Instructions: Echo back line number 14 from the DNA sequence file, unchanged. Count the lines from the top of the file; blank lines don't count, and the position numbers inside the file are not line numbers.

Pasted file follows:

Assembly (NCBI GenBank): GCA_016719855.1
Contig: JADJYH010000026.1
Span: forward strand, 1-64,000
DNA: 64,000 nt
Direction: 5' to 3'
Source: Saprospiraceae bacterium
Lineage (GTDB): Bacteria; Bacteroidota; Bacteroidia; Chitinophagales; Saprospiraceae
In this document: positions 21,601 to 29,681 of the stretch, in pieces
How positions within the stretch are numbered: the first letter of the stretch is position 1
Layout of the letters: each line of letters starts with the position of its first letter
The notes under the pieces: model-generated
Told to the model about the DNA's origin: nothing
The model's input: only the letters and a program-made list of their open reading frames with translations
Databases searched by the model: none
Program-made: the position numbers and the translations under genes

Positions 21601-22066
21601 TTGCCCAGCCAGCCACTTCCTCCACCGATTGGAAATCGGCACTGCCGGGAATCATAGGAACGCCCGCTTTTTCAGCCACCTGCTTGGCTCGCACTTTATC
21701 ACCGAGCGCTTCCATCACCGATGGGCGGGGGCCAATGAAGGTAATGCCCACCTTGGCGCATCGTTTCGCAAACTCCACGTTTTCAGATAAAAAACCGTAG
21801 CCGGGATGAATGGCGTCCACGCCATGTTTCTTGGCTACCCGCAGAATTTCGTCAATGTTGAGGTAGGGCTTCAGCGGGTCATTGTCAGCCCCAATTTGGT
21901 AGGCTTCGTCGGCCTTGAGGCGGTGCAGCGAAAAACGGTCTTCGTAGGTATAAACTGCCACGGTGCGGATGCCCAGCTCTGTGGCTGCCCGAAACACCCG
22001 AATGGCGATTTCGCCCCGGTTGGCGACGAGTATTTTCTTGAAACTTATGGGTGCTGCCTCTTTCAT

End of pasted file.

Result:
Databases searched by the model: none